workable relationships. The media and tenancy groups are picking the small number of cases that paint landlords in a bad light, and often rightly so.
But us throwing mud back does nothing to forward our image or relationship with the public.That to me fits into the doing what we have always done
and getting the same result.

I want to change the story to us been part of the team and working together with tenants – as neither of us exists without the other. Please don’t take
this as saying that tenants can break rules, but lets be kind and compassionate when they do and work within the avenues available to us to solve the
problem. I know the frustration, having been to the Tenancy Tribunal 25 times, but that doesn’t mean I can’t be part of the solution. Maybe being kind
by us looks like taking 5 minutes to calm down, after a tenant emails us to say they can’t pay their rent again. In those 5 mins can we try and put
ourselves in their shoes and come up with a solution that is compassionate to them and still achieves the end goal of us paying the mortgage. Then
respond, after taking just a few minutes to think about what and how we say it.

I would like to showcase landlords in NZ, I would like our organisation to portray a united one body one voice image, where we educate the general public
about what we do and why, and not just respond to mud throwing from either the tenant groups or government. We need to take the high road and be kind
and part of the team working on a solution. I ask that to support me in this effort, if you are contacted by the media , think about the image you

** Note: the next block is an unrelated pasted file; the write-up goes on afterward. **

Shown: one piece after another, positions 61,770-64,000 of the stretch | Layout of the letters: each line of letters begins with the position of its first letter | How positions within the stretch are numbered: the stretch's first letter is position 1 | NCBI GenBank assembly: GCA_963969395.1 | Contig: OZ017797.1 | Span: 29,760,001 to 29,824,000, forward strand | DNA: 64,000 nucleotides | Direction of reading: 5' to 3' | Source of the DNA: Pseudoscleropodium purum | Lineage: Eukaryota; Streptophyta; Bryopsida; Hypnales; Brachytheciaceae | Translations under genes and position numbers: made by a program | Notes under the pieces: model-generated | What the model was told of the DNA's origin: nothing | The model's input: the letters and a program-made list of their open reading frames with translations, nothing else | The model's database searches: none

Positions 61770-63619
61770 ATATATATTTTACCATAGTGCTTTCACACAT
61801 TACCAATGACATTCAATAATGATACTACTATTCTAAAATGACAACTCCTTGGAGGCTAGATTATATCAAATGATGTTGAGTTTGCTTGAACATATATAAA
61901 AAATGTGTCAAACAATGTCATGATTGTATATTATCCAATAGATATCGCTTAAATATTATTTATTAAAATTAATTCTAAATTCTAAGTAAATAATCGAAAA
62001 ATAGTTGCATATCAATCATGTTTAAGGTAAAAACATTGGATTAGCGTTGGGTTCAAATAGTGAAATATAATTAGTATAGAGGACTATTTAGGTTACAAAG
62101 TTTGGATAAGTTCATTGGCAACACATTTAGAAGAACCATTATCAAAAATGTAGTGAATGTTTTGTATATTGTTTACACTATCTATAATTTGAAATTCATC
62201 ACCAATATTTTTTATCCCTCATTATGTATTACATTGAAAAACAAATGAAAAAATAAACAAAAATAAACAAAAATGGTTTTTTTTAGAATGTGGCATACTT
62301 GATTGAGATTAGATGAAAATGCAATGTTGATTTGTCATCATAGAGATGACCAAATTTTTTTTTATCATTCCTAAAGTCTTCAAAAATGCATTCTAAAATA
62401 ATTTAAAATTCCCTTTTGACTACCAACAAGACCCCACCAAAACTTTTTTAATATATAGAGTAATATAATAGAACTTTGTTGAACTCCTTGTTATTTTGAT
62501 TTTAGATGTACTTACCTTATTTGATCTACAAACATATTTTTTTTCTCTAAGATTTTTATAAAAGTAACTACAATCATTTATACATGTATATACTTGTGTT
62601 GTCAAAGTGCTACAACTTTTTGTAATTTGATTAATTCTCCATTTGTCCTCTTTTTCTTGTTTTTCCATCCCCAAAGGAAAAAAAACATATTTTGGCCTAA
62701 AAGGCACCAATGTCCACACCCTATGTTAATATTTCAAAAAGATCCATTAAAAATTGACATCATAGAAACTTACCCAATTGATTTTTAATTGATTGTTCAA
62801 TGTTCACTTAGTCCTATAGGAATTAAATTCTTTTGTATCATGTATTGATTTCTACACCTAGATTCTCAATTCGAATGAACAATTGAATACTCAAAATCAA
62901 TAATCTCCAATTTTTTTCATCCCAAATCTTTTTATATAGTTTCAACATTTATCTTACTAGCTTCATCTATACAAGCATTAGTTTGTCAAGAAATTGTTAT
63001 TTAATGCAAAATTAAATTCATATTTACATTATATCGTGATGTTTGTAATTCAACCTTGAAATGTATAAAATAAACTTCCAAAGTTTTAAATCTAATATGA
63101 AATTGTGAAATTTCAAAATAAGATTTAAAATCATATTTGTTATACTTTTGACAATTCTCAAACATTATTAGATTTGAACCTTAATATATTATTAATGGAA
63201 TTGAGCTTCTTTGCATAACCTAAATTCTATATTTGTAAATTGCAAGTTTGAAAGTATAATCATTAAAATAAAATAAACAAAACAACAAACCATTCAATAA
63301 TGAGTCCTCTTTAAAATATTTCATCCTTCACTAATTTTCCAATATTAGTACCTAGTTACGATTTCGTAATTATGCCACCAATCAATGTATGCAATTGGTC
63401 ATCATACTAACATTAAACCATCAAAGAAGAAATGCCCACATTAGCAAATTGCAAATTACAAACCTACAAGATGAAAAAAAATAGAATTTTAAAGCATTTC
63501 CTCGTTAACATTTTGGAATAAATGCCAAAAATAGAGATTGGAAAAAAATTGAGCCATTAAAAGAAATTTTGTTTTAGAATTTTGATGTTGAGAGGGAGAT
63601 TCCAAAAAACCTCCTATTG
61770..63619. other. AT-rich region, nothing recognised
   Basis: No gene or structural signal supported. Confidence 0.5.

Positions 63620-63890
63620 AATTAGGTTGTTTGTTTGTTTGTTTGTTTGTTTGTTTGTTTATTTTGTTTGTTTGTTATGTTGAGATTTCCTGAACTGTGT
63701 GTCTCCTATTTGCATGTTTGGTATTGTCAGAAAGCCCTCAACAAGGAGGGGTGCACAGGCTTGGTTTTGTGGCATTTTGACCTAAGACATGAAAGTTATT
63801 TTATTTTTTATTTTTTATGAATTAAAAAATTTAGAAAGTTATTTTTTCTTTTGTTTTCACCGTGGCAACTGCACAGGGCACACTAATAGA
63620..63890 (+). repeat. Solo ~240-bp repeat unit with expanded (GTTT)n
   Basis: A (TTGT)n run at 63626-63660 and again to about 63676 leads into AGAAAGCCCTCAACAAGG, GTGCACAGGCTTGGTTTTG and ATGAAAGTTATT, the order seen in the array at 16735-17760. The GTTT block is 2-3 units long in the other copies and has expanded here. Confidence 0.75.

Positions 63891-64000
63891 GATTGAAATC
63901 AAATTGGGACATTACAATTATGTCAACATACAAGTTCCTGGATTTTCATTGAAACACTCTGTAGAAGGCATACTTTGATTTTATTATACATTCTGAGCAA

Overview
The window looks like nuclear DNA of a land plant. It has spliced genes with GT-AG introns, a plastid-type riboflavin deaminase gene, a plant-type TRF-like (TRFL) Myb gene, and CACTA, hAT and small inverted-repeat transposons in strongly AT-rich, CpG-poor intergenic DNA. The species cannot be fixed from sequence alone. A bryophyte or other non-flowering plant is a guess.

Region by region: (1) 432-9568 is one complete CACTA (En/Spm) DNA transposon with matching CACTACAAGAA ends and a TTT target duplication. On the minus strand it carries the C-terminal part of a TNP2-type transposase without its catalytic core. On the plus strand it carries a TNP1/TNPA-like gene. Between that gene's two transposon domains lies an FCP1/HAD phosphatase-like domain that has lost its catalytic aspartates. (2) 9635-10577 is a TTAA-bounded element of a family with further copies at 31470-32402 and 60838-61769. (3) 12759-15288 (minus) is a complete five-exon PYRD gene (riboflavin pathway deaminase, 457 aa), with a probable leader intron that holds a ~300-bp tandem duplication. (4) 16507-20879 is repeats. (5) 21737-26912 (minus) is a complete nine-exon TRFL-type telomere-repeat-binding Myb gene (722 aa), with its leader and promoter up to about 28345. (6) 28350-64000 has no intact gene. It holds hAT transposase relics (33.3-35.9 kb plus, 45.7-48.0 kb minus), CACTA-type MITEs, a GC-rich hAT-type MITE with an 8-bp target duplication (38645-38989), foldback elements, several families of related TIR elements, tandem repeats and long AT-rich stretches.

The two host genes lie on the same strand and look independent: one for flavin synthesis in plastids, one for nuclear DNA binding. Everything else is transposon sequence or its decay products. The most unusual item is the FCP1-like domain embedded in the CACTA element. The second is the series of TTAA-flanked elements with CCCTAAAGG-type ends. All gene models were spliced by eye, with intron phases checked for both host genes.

portray when you comment,as you represent all of us, or give me the opportunity to represent us.Helen Keller said it well “Alone we can do little,
together we can do much”

Please take the opportunities through APIA to educate yourself about the changes, knowledge is power, you need to know the rules to play the game. APIA
has, and will continue to provide you with information about all the changes to legislation, but you have to read it or attend the meetings to learn
it – take the time to do this.Take the opportunity to network with fellow members, when change and uncertainty is plentiful, it is others in the same
boat that can help the most, or just be a friendly face to listen. Remember these changes do not change the fundamentals of property investment, it
is still a great investment tool to build wealth and cashflow. It may be annoying to put in the $7000 heat pump to meet the new legislation but remember
the average growth of 17.4% on the median house price in Auckland, was $154,000, don’t lose sight of the bigger picture and learn the new rules, the
game is still worth playing. So this year lets be kind, be part of the solution, get educated , connect with and support each other in 2021, and focus
on this final quote – life is like underwear, change is good.

Kristin Sutherland